Mielke stuck to his original claim: That this was akin to appointing a cabinet at the state or federal level.
Meanwhile, Madore would blame Barron for making the hiring, make a Facebook post riddled with inaccuracies explaining he was confused during the meeting (the post was later deleted at the request of county legal staff, but don’t worry, we archived it), and saying he changed the job description without any process so it was really no big deal.
At one point, much like a Scooby Doo villain who claims they would have gotten away with everything if it weren’t for those meddling kids, Madore blamed The Columbian for the public backlash. Because, you know, we reported what they factually did and how dare us.
Did it work? No one knows yet!
Madore says it has since the economy is improving. But the economy is improving everywhere and Stuart says Madore is interpreting the numbers all wrong.
The county’s finance office is planning an update to commissioners later this year to discuss what is really happening.
Madore said it was hard to lead “a meaningful life” on less than $50,000 a year because apparently money is everything. Or, almost everything. Or, just, whatever at this point. Is anyone else shocked that this is how commissioners spend their time?
Commissioners also put five nonbinding advisory votes out to voters. Continuing a theme of the board of commissioners, only one of those advisory votes actually was about something the commissioners control.
Stuart made comments that indicated he might not vote for a light rail plan as a member of the C-Tran board because the plan appeared incomplete. Then he totally voted for it anyways.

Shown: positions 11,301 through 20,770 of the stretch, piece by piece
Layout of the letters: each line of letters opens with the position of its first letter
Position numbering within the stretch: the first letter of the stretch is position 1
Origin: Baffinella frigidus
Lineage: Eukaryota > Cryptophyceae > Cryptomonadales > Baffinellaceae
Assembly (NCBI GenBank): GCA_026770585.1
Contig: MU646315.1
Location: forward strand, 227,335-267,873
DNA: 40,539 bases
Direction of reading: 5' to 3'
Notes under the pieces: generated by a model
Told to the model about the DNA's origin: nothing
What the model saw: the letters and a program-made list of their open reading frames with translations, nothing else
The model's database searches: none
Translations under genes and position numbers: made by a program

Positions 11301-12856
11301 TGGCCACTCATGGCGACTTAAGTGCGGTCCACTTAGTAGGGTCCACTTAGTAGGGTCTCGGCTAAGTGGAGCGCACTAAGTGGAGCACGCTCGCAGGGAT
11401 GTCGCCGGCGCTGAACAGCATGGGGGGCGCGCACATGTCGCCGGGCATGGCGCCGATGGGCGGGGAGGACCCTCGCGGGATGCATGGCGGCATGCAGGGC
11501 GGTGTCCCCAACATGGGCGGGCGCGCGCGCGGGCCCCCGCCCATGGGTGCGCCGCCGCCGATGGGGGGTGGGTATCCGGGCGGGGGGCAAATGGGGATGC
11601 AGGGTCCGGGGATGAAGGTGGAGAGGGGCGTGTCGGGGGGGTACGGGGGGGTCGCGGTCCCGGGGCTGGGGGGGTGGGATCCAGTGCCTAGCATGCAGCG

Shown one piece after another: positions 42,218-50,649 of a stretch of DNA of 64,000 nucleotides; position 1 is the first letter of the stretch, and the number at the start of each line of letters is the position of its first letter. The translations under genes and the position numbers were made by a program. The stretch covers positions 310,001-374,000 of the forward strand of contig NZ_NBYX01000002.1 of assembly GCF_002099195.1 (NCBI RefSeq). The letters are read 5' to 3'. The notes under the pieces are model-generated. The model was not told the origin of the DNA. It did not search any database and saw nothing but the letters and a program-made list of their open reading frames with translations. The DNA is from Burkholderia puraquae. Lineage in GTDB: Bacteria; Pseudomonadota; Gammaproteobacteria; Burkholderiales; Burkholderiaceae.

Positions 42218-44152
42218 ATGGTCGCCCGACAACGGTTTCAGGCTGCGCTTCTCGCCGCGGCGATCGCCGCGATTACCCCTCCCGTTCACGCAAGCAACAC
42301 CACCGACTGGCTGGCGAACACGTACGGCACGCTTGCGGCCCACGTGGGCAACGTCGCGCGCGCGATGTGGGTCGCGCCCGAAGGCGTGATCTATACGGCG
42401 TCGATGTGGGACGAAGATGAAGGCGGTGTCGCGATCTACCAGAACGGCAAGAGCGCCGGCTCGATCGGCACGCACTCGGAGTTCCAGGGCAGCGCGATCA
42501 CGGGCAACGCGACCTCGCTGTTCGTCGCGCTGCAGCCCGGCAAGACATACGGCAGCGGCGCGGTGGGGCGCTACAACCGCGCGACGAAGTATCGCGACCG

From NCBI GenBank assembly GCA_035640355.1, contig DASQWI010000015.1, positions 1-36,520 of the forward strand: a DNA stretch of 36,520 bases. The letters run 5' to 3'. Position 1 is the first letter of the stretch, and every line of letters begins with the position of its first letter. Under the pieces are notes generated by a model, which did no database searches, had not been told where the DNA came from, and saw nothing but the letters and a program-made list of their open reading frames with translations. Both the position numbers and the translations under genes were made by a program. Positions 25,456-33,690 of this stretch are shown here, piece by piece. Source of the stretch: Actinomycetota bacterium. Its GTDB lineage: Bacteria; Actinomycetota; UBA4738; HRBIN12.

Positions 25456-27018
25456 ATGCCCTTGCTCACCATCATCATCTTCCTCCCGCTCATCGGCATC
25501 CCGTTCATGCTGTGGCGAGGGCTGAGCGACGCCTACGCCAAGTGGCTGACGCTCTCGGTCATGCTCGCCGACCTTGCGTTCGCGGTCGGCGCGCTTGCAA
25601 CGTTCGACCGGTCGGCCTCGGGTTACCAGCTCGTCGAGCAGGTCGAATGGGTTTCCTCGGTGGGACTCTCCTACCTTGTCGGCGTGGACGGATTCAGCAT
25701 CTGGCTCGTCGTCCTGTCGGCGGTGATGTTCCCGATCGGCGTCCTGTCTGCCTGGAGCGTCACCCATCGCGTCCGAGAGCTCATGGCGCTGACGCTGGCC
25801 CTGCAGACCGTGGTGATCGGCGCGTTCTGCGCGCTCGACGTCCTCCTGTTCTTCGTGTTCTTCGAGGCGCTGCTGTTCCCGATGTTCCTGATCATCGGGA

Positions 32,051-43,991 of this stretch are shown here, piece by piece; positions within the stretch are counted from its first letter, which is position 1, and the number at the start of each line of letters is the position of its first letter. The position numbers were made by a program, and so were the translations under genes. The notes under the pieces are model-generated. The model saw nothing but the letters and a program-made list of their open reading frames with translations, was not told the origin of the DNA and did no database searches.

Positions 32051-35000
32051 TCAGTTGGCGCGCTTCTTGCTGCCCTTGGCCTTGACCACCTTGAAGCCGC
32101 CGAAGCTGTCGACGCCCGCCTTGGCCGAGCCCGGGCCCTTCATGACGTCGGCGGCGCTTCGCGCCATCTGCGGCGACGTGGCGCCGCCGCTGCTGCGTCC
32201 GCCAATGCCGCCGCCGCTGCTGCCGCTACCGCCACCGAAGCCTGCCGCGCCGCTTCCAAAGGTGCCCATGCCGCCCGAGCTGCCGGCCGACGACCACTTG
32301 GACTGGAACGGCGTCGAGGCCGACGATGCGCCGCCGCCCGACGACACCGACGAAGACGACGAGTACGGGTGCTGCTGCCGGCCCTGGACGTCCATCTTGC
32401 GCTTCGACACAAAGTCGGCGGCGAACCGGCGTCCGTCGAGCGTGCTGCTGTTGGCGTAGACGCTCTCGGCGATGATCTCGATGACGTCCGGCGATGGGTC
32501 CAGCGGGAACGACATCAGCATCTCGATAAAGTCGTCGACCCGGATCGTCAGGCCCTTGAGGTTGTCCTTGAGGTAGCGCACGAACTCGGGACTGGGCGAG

This set off Madore, who made a ton of Facebook posts, and eventually…
In the commissioners’ second anti-CRC resolution, the same thing was accomplished as before: nothing.
Because commissioners still don’t have authority over a state-to-state infrastructure project that spans a federal waterway. This fact really can’t be repeated enough.
“Your employees fear you,” said Rekah Strong. “They’re not engaged. They’re operating in a place of paralysis. You have a lawsuit that is filed against you (by a current county employee) for going against our (equal employment opportunity) practices and what we’ve committed ourselves to do for the past six years. … We’ve had a mass exodus of employees because people are fearful.”
In a final holiday greeting before the new year, Madore decided to argue with himself during a public meeting.
And those were just the greatest hits.
Remember the whole forcing employees out thing?
Remember the sock puppets?
Remember this picture:
Ugh, memories. I’ll take them all with me on my future adventures. Not willingly, mind you. These are more like memories painfully seared into you at the core. Ones that can’t be purged even with the most powerful of Russian vodka. But that doesn’t mean I won’t make the effort.
In closing, to you fair readers who appreciate our work: Thanks. We had fun, didn’t we?
And to you trolls, I’m reminded what Wu-Tang said: “Thanks to all you haters, for all the (cash) you made us.”